Discover the Alumio architecture & performance!
Designed to maximize automation, flexibility, and responsiveness!
Alumio delivers a horizontally and vertically scalable high-performance, cloud-native infrastructure that acts as a central hub to govern and orchestrate integrated systems, data, and processes. It helps process thousands of transactions per second and supports thousands of hosted cloud-native Alumio environments.
Data packages as ‘in-process data’ are temporarily stored in our robust queuing system, depending on type transformation and chosen Alumio package into MySQL, Elastic, Apache spark, Google GCP, or Amazon’s Redshift.
They are used to guarantee processing at scale for all the individual pages of data in transit. If any system goes offline, the architecture above allows for elegantly pausing and resuming flow-processing activities without loss of data.
Alumio is built as a high-performance integration platform to help external applications to be connected, and to handle big data. Data is transformed into smaller packages called ‘Alumio tasks’ and can flow through our system in a scalable manner into externally connected applications via our API, supported by our robust queuing mechanism.
Data sent to the Alumio listener APIs is only acknowledged after temporarily being persisted to redundant data storage and successfully queued. This protocol allows external applications to be certain that their data will be processed by a flow, or that it needs to be resent.
Alumio can recognize expired or invalid API credentials and automatically take connection resources offline. When a connection goes offline, Alumio's monitoring recognizes failed tasks. Additional workflows can be created to pause all related integration flows that are in progress. New flows will then, not be scheduled, and the offline connection will be placed into an automated recovery procedure. Then, once the connection comes back online, all related integration flows will resume processing where they left off and new flows that did not run will be scheduled.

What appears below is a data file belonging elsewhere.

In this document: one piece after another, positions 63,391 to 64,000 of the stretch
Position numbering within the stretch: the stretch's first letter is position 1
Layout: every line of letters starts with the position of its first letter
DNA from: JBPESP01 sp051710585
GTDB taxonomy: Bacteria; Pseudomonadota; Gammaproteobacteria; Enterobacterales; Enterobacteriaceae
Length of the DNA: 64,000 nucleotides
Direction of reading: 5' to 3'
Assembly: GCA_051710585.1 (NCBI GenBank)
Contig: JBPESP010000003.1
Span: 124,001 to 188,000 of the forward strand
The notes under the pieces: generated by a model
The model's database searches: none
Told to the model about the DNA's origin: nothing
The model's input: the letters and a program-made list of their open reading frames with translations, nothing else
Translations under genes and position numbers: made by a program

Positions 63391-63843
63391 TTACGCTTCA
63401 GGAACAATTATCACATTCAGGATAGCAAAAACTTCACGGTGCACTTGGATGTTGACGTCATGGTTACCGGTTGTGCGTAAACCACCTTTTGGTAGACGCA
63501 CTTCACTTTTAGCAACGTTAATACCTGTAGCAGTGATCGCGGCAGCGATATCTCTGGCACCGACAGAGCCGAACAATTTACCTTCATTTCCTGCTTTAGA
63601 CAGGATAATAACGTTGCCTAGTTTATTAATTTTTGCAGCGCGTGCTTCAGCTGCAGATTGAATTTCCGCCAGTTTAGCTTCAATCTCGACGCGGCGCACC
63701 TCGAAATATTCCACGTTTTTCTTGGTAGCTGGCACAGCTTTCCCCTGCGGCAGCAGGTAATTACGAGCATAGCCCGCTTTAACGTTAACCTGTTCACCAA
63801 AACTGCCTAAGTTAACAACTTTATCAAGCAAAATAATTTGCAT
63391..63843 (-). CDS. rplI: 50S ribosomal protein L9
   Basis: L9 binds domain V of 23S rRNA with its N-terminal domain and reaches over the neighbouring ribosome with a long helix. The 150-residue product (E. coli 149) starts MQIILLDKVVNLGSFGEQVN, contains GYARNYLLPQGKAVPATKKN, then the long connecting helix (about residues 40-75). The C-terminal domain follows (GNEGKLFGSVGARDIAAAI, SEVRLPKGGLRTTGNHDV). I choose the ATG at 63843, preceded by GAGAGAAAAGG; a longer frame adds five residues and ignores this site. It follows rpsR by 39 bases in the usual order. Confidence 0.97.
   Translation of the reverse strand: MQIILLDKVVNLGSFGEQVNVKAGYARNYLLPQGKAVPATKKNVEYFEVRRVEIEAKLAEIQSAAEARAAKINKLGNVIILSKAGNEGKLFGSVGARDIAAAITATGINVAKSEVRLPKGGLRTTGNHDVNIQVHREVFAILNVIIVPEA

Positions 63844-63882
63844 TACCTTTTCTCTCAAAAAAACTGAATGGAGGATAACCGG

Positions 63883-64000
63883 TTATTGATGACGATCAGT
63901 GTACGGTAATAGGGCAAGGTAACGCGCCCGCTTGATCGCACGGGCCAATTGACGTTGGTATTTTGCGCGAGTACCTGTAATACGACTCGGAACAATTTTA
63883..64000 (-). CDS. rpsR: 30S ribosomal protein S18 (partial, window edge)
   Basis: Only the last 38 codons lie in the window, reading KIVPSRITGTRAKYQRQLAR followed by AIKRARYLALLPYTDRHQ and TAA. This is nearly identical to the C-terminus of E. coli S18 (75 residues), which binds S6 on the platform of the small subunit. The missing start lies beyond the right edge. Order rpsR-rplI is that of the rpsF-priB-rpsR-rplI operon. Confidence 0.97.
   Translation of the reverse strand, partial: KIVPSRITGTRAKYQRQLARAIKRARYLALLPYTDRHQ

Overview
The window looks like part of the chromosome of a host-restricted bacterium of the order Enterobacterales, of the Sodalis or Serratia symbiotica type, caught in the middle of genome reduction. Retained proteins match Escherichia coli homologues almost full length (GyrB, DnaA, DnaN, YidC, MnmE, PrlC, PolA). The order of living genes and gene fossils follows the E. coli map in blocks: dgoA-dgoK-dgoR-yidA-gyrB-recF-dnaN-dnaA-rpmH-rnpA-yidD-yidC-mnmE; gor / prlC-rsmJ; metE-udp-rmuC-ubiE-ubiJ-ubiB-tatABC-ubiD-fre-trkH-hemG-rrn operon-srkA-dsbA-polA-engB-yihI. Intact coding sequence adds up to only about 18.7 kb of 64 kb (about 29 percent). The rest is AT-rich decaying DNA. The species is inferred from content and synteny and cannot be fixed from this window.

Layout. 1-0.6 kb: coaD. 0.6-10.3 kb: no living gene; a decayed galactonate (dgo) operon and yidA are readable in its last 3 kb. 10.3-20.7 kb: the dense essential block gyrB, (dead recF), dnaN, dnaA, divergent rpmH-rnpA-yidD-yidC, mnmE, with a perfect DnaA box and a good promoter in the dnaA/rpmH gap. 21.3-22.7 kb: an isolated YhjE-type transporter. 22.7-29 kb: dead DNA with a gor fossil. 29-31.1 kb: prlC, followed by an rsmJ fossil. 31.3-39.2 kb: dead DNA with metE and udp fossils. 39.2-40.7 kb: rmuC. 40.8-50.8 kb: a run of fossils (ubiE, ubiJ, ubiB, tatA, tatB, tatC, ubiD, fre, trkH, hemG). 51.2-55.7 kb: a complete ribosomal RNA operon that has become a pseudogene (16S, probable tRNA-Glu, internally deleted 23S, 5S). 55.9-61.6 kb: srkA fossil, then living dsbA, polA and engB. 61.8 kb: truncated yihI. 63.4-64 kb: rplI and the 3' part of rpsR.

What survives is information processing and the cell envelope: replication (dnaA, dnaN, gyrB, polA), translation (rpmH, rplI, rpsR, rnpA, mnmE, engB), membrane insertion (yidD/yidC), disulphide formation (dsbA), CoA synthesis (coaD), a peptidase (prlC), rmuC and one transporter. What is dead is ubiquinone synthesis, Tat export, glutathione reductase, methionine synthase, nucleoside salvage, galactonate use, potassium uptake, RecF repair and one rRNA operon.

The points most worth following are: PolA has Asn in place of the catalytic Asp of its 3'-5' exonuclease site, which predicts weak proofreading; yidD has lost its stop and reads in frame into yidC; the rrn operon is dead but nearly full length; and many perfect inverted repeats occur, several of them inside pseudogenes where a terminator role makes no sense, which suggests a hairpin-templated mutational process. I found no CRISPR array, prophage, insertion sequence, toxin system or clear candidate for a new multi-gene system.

The Alumio has no practical limits within a SMB Alumio private cloud account regarding:
Number of applications that can be connected.
Number of flows that can be defined.
Number of flows that can run in parallel.
Number of records that can be processed.
The size of data that can be processed.
Alumio has a full DevOps team monitoring the Alumio platform 24/7. The DevOps team has people in multiple locations and each team member is fully equipped to work remotely or from an Alumio office.
The Alumio core team has defined a software development process to ensure that Alumio maintains scalability and reliability, and is 100% available. The SDLC (Software-Development Lifecycle) is the process that is followed for each Alumio software (component) project. Each project consists of a detailed plan describing how to develop, maintain, replace, and alter or enhance specific software. This methodology ensures the quality of the Alumio iPaaS.
Alumio develops and improves its applications by using sound software-development lifecycle (SDLC) practices such as:
Identifying vulnerabilities from outside sources to drive change and code improvement.
Applying hardware and software patches wherein Alumio is responsible for code changes and Amazon Web Services (AWS) is responsible for providing hardware patches; our virtual environment allows us to apply changes without any downtime.
Providing secure authentication and logging capabilities.
Removing development accounts, IDs, and passwords from production environments.
Adhering to strict change management practices for code updates as well as patches.
Separating test and development environments from production.
Maintaining separation of duties between development and support staff.
Ensuring Personal Identifiable Information (PII) is not used in test environments.
Performing regular code reviews and documenting code changes.
Engaging senior developer input and approval for all code changes.
Completing functionality and regression testing before release to production.
Conducting performance tests for every code component
Maintaining backout procedures to preserve high availability and integrity.
Following secure coding practices according to an SDLC policy and addressing the security training needs of the development team.
Referring to the Open Web Application Security Project (OWASP) to check for security flaws such as injection flaws, buffer overflows, cryptographic errors, error handling, etc.
Assessing for vulnerabilities on every release.
Conducting penetration testing every single year to identify points of improvement.
Lifecycle API management
A Symfony-based iPaaS
Don’t reinvent the wheel
Use the software in their strengths
Implementing a Hexagonal design